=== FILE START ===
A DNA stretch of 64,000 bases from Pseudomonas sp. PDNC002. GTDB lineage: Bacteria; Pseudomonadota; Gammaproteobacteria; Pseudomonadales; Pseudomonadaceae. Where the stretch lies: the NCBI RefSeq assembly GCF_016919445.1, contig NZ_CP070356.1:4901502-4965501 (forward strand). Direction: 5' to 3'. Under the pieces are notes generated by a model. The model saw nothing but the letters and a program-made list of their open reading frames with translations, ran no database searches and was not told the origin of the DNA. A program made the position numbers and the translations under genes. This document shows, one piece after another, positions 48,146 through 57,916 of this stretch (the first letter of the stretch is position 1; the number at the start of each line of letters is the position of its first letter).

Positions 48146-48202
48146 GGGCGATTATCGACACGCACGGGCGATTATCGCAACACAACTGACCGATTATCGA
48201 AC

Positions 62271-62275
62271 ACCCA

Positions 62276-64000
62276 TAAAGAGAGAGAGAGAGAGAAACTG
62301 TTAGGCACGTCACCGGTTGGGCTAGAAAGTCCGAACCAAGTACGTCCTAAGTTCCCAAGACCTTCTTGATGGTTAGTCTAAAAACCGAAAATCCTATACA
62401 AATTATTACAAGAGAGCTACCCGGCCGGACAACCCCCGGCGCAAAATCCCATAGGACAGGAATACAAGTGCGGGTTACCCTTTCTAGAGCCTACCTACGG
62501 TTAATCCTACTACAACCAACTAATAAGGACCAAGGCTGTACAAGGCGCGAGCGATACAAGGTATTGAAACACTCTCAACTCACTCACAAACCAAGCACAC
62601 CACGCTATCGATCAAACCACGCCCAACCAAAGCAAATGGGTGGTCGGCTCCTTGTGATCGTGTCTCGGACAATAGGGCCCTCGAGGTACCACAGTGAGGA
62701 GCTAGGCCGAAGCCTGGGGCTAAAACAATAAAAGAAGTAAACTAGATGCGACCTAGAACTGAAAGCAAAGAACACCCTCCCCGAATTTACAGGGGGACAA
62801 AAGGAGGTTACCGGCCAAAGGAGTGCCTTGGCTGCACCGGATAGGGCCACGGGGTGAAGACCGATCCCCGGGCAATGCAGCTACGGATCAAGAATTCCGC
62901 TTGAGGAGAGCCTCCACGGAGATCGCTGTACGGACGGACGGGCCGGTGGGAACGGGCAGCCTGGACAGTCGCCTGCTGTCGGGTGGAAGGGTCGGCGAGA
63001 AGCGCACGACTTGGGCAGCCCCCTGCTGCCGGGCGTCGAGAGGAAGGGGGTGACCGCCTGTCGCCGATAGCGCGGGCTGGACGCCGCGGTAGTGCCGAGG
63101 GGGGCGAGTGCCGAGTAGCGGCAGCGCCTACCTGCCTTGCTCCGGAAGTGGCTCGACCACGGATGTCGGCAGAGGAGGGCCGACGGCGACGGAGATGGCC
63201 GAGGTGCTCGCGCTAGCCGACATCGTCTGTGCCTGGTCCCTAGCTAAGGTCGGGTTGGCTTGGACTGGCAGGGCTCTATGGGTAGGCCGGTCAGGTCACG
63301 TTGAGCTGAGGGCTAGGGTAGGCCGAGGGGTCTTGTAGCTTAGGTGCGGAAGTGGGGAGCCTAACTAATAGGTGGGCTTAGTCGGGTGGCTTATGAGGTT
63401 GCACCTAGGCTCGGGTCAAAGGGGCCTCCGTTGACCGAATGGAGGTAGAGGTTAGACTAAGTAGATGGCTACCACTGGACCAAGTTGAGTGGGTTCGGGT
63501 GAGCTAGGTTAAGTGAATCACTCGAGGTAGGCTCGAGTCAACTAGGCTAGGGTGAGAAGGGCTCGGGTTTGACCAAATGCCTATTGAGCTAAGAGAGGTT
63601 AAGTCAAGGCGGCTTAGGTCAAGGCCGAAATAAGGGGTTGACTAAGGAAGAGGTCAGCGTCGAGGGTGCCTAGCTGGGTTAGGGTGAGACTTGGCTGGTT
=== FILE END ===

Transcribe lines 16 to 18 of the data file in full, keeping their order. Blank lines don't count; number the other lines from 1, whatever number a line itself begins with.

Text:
63001 AGCGCACGACTTGGGCAGCCCCCTGCTGCCGGGCGTCGAGAGGAAGGGGGTGACCGCCTGTCGCCGATAGCGCGGGCTGGACGCCGCGGTAGTGCCGAGG
63101 GGGGCGAGTGCCGAGTAGCGGCAGCGCCTACCTGCCTTGCTCCGGAAGTGGCTCGACCACGGATGTCGGCAGAGGAGGGCCGACGGCGACGGAGATGGCC
63201 GAGGTGCTCGCGCTAGCCGACATCGTCTGTGCCTGGTCCCTAGCTAAGGTCGGGTTGGCTTGGACTGGCAGGGCTCTATGGGTAGGCCGGTCAGGTCACG